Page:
Time use, daily activities, and health-related quality of life of school-going late adolescents in Cork city and county: A cross-sectional study

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Hunt, Eithne
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University College Cork
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Aim: This thesis examines a question posed by founding occupational scientist Dr. Elizabeth Yerxa (1993) – “what is the relationship between human engagement in a daily round of activity (such as work, play, rest and sleep) and the quality of life people experience including their healthfulness” (p. 3). Specifically, I consider Yerxa’s question in relation to the quotidian activities and health-related quality of life (HRQoL) of late adolescents (aged 15 - 19 years) in Ireland. This research enquiry was informed by an occupational perspective of health and by population health, ecological, and positive youth development perspectives. Methods: This thesis is comprised of five studies. Two scoping literature reviews informed the direction of three empirical studies. In the latter, cross-sectional time use and HRQoL data were collected from a representative sample of 731 school-going late adolescents (response rate 52%) across 28 schools across Cork city and county (response rate 76%). In addition to socio-demographic data, time use data were collected using a standard time diary instrument while a nationally and internationally validated instrument, the KIDSCREEN-52, was used to measure HRQoL. Variable-centred and person-centred analyses were used. Results: The scoping reviews identified the lack of research on well populations or an adolescent age range within occupational therapy and occupational science; limited research testing the popular assumption that time use is related to overall well-being and quality of life; and the absence of studies that examined adolescent 24-hour time use and quality of life. Established international trends were mirrored in the findings of the examination of weekday and weekend time use. Aggregate-level, variable-centred analyses yielded some significant associations between HRQoL and individual activities, independent of school year, school location, family context, social class, nationality or diary day. The person-centred analysis of overall time use identified three male profiles (productive, high leisure and all-rounder) and two female profiles (higher study/lower leisure and moderate study/higher leisure). There was tentative support for the association between higher HRQoL and more balanced time use profiles. Conclusion: The findings of this thesis highlight the gendered nature of adolescent time use and HRQoL. Participation in daily activities, singly and in combination, appears to be associated with HRQoL. However, the nature of this relationship is complex. Individually and collectively, adolescents need to be educated and supported to create health through their everyday patterns of doing.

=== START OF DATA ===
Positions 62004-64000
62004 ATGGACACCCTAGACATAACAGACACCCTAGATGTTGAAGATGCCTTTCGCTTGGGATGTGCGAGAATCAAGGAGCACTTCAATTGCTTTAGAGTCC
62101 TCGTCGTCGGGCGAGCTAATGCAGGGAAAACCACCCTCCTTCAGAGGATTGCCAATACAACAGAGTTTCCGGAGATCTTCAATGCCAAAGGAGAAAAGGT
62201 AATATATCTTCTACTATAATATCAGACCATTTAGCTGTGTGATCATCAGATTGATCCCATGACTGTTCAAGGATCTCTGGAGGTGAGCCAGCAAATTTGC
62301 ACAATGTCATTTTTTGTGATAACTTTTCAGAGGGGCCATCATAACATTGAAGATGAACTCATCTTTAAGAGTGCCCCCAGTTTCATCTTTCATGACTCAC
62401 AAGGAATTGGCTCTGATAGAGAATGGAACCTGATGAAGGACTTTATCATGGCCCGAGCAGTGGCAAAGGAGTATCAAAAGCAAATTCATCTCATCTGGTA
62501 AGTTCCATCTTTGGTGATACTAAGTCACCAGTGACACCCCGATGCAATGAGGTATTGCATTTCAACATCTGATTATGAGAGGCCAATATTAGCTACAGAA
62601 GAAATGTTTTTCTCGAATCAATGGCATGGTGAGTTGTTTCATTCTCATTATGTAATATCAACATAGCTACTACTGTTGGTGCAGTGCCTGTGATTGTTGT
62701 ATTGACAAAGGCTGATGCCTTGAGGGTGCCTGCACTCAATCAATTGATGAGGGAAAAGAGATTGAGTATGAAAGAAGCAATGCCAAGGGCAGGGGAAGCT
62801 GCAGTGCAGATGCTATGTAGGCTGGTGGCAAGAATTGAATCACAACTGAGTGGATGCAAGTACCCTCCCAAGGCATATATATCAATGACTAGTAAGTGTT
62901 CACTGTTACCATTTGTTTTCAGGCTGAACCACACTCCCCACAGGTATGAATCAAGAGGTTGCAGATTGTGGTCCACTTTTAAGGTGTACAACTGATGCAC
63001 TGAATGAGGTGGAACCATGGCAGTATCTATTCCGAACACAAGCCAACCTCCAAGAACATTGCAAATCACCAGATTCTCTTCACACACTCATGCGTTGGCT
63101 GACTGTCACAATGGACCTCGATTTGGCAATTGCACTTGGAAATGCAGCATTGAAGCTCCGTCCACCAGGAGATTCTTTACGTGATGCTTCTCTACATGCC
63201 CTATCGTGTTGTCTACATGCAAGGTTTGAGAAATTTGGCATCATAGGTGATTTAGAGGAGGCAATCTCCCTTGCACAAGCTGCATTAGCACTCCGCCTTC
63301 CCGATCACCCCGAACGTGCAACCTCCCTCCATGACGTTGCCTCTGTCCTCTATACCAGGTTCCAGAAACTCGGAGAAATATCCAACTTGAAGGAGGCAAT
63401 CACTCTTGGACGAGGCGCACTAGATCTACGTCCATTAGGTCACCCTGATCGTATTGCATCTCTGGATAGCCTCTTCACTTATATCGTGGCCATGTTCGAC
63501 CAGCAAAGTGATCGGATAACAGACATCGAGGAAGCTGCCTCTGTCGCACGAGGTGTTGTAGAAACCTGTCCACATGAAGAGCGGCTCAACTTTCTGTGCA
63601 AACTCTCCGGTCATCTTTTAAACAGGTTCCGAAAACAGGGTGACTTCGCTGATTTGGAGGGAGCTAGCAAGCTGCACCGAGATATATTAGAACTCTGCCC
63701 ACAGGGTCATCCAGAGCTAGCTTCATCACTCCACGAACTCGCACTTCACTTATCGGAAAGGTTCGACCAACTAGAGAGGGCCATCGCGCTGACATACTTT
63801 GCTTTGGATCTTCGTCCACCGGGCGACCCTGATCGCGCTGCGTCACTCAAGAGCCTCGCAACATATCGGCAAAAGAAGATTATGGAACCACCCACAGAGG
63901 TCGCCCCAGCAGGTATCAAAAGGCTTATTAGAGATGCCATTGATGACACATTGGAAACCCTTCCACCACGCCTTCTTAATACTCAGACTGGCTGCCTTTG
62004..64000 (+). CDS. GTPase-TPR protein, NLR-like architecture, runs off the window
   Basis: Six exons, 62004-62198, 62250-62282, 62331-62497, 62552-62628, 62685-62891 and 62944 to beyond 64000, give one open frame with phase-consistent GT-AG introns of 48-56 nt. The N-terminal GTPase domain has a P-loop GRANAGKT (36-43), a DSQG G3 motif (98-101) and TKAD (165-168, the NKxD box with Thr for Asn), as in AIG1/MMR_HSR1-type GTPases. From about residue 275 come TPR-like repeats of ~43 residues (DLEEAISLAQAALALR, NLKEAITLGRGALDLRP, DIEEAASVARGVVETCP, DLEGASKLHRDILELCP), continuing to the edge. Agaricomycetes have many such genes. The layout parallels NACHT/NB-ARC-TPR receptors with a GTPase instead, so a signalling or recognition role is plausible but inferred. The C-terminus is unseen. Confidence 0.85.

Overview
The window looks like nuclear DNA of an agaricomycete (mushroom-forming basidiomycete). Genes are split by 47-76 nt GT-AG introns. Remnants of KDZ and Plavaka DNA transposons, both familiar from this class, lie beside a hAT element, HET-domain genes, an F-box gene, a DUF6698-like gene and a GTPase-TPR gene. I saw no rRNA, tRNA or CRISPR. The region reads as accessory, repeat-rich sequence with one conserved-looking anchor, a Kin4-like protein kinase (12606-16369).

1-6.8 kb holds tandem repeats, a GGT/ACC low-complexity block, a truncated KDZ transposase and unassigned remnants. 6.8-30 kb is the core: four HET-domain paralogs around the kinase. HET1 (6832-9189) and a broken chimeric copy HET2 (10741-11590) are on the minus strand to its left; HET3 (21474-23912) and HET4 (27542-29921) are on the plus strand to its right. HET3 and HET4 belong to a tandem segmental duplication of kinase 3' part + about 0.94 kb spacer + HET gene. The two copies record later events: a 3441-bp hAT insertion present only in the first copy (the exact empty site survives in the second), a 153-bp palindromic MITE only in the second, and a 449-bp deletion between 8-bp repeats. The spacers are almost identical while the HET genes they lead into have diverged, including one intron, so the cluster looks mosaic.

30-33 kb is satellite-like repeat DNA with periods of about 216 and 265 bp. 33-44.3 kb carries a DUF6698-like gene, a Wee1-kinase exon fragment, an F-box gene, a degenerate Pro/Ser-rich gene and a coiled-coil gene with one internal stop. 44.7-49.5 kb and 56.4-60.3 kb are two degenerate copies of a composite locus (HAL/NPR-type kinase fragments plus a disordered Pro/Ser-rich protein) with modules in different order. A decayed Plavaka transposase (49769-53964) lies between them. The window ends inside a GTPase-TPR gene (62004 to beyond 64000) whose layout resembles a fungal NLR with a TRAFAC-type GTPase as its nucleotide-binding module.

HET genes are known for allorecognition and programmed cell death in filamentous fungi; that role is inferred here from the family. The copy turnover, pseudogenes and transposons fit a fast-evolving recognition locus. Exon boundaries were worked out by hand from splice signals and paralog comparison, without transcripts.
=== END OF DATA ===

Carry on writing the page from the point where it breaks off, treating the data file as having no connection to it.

Time use , Daily occupations , Health , Teenagers , Young people , Occupational science , Time diaries
Hunt, E. 2014. Time use, daily activities, and health-related quality of life of school-going late adolescents in Cork city and county: A cross-sectional study. PhD Thesis, University College Cork.
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